Here’s an intriguing pair of eighteenth century receipts for quince ‘cakes’ of the boiled, jellied gum-drop variety.
This eighteenth century method for drying greengages calls for candying your plum(b)s in syrup before setting them to dry.
Here’s Henry’s recipe for what amounts to a sweet, baked, pastry-less quiche, with spices and fried apple slices.
This eighteenth century version of porridge definitely isn’t the porridge we know and love today, plumb or otherwise.
Here’s a boozy, spicy version of an apple fritter recipe from Mrs Smith’s no-nonsense book of household management receipts.
This eighteenth century recipe for preserving green apples is a bit of a challenge to interpret, never mind attempt.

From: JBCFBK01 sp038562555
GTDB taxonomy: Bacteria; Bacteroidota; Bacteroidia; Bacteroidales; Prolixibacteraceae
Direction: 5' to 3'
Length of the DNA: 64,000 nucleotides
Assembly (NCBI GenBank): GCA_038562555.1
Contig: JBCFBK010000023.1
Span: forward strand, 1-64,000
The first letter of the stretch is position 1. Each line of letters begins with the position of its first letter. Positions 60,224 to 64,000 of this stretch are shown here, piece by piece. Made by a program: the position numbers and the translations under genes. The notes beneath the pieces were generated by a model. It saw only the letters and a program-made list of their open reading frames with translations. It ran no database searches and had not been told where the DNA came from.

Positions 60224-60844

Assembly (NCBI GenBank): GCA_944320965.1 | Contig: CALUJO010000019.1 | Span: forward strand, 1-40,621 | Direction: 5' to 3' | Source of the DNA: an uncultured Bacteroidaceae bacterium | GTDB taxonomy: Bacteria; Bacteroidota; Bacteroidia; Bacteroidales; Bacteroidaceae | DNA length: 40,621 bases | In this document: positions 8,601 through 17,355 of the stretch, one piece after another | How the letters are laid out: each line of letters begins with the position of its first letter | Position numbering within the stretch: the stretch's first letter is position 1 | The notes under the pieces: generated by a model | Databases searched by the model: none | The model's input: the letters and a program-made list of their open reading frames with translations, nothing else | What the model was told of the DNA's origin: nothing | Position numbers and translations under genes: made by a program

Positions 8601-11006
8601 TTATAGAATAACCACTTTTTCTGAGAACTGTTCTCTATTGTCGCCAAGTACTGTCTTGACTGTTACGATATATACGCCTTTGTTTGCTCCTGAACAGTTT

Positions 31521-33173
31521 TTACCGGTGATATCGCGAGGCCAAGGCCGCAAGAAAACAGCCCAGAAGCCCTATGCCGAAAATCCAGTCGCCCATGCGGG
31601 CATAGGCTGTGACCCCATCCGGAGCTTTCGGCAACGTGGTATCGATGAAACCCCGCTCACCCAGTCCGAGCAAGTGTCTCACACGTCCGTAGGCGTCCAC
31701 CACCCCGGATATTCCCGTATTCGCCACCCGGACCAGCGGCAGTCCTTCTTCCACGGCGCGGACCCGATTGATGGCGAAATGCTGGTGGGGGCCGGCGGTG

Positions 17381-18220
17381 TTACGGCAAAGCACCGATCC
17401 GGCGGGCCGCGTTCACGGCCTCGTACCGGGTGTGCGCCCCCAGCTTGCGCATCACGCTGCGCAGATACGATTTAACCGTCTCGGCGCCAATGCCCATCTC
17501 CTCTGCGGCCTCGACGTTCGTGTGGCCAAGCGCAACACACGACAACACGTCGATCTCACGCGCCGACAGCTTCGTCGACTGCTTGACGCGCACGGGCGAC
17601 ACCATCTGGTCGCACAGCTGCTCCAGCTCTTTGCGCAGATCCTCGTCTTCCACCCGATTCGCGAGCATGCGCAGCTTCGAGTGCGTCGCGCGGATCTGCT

Here’s an eighteenth century take on a baked warden pear, with a dollops of apple jelly for an accompaniment.
Here’s an eighteenth century recipe for an iced pear tart that sounds simple to make and delicious to eat. Enjoy!
Here’s an eighteenth century recipe for another baked apple dish, although perhaps this is one you shouldn’t try at home…
A classic recipe from the archives today, for apples baked in wine and sugar, cooked in the oven until the tops are scorched.